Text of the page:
The association between urban trees and crime: Evidence from the spread of the emerald ash borer in Cincinnati
Loss of trees in urban neighborhoods is associated with an increase in crime
This study used a natural experiment approach to investigate the association between urban trees and crime. The setting for this study was Cincinnati, Ohio where the emerald ash borer (EAB) started killing trees in 2007. The EAB is one of the most invasive tree pests, killing over 100 million trees in North America since it was first discovered in Detroit in 2002. Cincinnati was chosen as the setting for this study because the city kept detailed records of where and when they removed a diseased ash tree.
For this study, city block groups with ash tree removals served as the treatment group while city block groups without ash tree removals served as the control. Pre-treatment data included tree canopy measures from the year 2000 and demographic data from the U.S. Census American Community Survey for the years 2005-2009. The Cincinnati Police Department provided crime data (including date, location, and type of crime) for the years 2005-2014.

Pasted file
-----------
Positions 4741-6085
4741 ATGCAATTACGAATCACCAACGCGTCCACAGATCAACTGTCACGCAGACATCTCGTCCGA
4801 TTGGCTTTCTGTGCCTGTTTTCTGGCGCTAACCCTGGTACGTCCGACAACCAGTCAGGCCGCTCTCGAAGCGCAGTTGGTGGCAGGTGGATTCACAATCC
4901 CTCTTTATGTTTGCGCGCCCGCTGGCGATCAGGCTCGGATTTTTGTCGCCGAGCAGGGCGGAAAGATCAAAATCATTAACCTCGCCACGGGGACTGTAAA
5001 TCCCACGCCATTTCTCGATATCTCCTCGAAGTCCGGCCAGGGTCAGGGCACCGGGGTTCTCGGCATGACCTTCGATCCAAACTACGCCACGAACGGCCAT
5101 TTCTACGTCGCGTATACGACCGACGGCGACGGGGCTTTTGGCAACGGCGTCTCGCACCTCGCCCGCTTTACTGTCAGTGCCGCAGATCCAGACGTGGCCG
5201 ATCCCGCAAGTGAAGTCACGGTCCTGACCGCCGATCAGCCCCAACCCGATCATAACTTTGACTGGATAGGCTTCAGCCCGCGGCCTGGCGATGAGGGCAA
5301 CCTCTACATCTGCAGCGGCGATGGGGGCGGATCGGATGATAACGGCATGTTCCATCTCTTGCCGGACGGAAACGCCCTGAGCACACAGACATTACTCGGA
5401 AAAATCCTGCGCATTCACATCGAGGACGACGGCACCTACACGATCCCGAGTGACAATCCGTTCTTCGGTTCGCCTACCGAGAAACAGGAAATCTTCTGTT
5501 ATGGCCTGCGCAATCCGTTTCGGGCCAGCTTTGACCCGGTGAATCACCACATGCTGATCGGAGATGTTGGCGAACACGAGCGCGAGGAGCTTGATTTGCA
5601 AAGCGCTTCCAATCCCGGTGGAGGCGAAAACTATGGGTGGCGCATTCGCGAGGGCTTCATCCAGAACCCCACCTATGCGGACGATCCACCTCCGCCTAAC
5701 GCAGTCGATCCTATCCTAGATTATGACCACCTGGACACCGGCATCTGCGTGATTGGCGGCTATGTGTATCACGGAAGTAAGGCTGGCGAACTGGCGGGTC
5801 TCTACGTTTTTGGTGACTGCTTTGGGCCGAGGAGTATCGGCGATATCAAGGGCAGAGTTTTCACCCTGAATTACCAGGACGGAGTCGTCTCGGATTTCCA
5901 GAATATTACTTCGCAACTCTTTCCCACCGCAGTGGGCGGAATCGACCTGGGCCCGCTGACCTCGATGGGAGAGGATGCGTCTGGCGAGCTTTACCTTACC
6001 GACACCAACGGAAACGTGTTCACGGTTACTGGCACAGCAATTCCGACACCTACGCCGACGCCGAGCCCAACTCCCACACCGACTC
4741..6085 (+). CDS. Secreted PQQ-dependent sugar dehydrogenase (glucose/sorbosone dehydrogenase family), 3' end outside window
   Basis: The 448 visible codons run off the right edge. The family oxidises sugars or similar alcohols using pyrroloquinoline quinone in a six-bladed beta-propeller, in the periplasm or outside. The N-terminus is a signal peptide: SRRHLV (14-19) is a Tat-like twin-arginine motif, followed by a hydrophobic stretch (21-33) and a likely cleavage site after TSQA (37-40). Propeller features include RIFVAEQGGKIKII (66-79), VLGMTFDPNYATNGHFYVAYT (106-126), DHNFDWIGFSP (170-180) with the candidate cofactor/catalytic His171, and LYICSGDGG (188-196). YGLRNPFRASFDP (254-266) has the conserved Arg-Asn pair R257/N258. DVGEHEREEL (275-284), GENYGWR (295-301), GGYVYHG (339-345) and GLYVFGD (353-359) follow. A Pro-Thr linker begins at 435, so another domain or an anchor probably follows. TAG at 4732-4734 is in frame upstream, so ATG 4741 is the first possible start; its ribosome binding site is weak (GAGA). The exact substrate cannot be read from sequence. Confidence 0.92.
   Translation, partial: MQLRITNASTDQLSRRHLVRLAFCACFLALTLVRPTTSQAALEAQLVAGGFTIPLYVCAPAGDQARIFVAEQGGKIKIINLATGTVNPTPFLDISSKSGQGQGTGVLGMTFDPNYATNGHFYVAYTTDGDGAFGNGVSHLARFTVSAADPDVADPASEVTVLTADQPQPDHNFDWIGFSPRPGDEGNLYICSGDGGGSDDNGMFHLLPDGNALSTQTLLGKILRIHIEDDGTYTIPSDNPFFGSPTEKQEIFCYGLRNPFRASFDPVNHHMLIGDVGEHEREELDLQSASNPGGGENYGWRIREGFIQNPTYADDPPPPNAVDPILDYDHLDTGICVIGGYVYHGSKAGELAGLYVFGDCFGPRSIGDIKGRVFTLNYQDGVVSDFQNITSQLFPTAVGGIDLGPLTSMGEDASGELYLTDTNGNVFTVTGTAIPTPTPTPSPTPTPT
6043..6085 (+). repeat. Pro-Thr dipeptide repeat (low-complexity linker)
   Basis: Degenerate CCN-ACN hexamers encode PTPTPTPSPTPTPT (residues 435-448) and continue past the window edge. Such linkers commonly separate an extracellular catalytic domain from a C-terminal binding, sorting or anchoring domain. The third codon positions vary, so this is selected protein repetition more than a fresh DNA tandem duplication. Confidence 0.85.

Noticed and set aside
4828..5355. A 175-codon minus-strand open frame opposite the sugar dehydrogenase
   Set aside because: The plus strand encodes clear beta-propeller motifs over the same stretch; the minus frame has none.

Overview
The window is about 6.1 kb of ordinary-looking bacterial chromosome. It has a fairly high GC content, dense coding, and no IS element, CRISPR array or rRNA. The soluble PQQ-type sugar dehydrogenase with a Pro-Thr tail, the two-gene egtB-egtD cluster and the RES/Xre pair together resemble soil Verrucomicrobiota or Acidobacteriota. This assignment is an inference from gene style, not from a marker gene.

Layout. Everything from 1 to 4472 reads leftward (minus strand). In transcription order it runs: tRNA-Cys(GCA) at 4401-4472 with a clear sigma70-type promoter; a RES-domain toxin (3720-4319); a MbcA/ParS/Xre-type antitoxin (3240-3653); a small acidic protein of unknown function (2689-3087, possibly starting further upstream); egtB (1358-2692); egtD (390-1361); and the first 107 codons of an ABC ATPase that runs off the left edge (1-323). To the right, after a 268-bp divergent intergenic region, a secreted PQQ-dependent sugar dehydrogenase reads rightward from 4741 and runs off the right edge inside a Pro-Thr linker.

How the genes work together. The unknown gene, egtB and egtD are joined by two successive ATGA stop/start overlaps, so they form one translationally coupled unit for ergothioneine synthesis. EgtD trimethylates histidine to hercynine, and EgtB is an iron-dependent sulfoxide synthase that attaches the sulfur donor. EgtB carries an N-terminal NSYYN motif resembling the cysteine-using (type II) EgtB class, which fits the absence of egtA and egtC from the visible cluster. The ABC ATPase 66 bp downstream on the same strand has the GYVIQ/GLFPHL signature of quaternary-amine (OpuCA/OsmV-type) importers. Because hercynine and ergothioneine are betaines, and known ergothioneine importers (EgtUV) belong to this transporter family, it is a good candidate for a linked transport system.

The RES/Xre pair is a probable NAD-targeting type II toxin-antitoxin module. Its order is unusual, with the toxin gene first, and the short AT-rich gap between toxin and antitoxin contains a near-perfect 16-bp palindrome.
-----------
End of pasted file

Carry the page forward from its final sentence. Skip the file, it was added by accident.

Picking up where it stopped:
Crimes in the EAB infested areas were then compared with crimes in the non-infested areas. Results indicated more crime in the infested areas than in the non-infested areas. Calculations indicated that the loss of each additional tree was associated with significant increases in theft, breaking and entering, property crime, assaults, and violent crimes.
The results of this study suggest that the loss of ash trees in urban areas due to EAB infestation may be associated with an increase in crime. These findings also suggest that planting trees in urban areas might be used as an effective crime-prevention measure.
Kondo, M.C., Han, S.H., Donovan, G.H., MacDonald, J.M., (2017). The association between urban trees and crime: Evidence from the spread of the emerald ash borer in Cincinnati. Landscape and Urban Planning, 157,